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“OMG. Have you guys heard about this?”
So began a 2015 post by then-pregnant celebrity influencer Kim Kardashian, singing the praises of a “#morningsickness” drug called Diclegis to her tens of millions of followers on Instagram.
“It’s been studied and there’s no increased risk to the baby,” she wrote, alongside a smiling selfie of her holding the pill bottle. “I’m so excited and happy with the results.”
Screenshot of Kim Kardashian’s 2015 Instagram post promoting Diclegis to treat morning sickness. The post has since been removed.
The Food and Drug Administration swiftly flagged the post for omitting the drug’s long list of risks, required Kardashian to remove the post and dinged the drug maker with a warning letter.
But seven years later, the so-called patient influencers are alive and well, with pharmaceutical companies increasingly partnering with real-life patients who share their personal stories and advocate for brands online.
This trend intrigues and concerns Erin Willis, an associate professor of Advertising, Public Relations and Media Design at CU Boulder. In a new paper, published in the Journal of Medical Internet Research, she calls on the academic community to take a closer look.
“This is a growing phenomenon, but there is virtually no research on it and very little regulation,” said Willis, who is interviewing dozens of patient influencers for a new study. “Is it going to help patients be better informed? Or is it going to get patients to ask their doctors for drugs they don’t really need? We just don’t know, because no one has studied it.”
In one of the first academic papers to date to explore the phenomenon, Willis and co-author Marjorie Delbaere, a professor of marketing at the University of Saskatchewan, framed patient influencers as “the next frontier in direct-to-consumer (DTC) pharmaceutical marketing.”
The controversial form of marketing, legal only in the United States and New Zealand, enables drug companies to target consumers directly, rather than through physicians. Since the first DTC ad ran in the 1980s, the ads have exploded, leading patients to ask their doctors about drugs they see on TV or in print. As Willis notes, about 44% who ask their doctor about a drug, get it.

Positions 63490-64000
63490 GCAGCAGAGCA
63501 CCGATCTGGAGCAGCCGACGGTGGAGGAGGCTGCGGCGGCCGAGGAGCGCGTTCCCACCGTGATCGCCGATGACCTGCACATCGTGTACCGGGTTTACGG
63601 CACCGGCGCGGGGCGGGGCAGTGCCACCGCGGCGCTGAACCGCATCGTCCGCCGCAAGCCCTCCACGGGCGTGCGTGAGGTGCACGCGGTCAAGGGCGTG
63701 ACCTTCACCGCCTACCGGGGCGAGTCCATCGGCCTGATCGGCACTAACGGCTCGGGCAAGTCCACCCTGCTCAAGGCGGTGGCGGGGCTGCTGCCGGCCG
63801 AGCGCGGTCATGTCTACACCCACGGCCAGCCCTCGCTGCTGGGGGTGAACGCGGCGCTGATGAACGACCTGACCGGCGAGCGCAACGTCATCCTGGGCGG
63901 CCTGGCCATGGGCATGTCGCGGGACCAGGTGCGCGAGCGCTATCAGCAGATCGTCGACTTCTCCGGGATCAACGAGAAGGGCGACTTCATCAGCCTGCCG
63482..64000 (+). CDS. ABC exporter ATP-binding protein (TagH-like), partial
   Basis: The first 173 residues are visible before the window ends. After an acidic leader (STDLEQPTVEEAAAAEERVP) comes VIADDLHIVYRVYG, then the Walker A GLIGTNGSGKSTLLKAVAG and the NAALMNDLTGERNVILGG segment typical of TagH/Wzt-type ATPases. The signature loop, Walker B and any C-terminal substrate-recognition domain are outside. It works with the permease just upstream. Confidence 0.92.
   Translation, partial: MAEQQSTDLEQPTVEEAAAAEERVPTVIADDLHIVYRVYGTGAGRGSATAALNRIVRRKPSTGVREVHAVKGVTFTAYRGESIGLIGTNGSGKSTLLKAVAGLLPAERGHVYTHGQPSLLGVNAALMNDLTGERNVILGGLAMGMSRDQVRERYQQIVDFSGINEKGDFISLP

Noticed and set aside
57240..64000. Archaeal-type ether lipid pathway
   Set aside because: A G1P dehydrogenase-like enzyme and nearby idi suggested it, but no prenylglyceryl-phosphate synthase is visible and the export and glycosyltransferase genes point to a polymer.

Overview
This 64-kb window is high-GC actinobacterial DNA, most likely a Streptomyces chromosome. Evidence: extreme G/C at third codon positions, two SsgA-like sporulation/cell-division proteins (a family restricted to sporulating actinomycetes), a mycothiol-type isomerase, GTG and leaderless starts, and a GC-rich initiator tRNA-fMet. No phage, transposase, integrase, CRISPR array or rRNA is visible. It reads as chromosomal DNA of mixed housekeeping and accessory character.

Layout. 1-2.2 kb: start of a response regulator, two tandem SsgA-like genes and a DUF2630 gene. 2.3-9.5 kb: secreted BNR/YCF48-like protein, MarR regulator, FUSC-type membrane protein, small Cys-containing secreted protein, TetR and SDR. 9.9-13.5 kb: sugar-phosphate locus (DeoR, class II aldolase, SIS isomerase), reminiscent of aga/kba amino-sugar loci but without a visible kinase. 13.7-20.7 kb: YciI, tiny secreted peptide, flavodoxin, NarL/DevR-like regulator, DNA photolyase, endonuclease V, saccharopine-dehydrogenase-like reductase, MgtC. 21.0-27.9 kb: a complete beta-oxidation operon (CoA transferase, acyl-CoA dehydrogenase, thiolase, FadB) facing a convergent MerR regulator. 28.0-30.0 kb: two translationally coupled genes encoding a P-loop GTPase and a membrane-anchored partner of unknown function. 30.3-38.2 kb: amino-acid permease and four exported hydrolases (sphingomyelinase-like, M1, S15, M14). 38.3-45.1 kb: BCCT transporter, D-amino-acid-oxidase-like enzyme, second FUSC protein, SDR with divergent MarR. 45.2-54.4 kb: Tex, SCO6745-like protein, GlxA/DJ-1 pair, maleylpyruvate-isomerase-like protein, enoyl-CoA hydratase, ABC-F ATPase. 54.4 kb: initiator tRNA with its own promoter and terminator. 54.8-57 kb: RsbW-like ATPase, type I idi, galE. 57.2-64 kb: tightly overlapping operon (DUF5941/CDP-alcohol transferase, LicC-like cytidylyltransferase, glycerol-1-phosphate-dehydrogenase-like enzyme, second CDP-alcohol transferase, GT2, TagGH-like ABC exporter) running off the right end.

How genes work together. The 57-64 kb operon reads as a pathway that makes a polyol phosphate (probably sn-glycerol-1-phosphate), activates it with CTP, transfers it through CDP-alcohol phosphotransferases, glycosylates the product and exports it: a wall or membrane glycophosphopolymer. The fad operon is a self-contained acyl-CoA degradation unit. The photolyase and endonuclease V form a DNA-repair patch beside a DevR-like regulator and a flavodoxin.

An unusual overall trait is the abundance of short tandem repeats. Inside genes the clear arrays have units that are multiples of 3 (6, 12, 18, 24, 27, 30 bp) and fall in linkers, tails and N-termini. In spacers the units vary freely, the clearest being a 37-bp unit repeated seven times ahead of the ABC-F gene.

Today, with trust in pharmaceutical companies, doctors and traditional media all declining, drug makers are now turning to patients themselves as messengers, with companies like WEGO health connecting patient influencers to healthcare companies for paid partnerships.
Having learned from the Kardashian incident, many ad agencies now avoid celebrity influencers altogether and instead engage “micro-influencers” like individual patients who share their personal stories and endorsements in condition-specific support groups (diabetes, heart disease, etc.) or those with a niche social media following.
“It’s a lot like what we used to see with doctors and pharmaceutical companies,” said Willis. “Only now it is patients using social media to advocate for disease awareness, and in some cases—pharmaceutical medications.”
The Federal Trade Commission (FTC) now requires that patient influencers disclose whether they are being paid (influencers use #ad or #sponcon to alert followers). And the FDA has published rules about what can and cannot be said on social posts. But such rules are open to interpretation and hard to enforce, said Willis.
The authors also have concerns that “a blurring of the lines” between ad and opinion could potentially deceive patients.
“When you see an ad and you recognize it as such, you are aware of the intent and you process it differently,” said Delbaere.
As with any social media influencer, a patient influencer might omit crucial information, such as the availability of a cheaper generic option, or unintentionally disseminate misinformation due to lack of scientific expertise. But when health conditions or drugs are the subject of the posts, the stakes can be higher than with something like shoes or make-up, said Willis.
All that said, she also sees many upsides to the patient influencer revolution. Patients often know more than their doctors about what it’s like to experience a health condition, and sharing that expertise can potentially help other patients discover treatments they’re unaware of.
And unlike other forms of DTC advertising, social media is interactive.
“If an influencer recommends a drug, there is an entire community of voices that get to weigh in on it and support it or share their negative experiences,” said Willis.
Thus far in her interviews of patient influencers, Willis said she has found that only a small number are paid to post (some get free trips to conferences or are paid to sit on advisory boards). Some aren’t paid at all.
“They all say they are really doing this so that other patients have information and can have a better life,” said Willis. “That is their No. 1 motivation and I think that’s awesome.”
She said she hopes that her work, funded in part by the Arthur W. Page Center for Integrity in Public Communication, and the new research agenda she has launched, will lead to a set of best practices for both patient influencers and the companies they work with.
“There is both value and risk in this growing trend and, like anything, it has the potential to become dangerous if we’re not careful,” Willis said.
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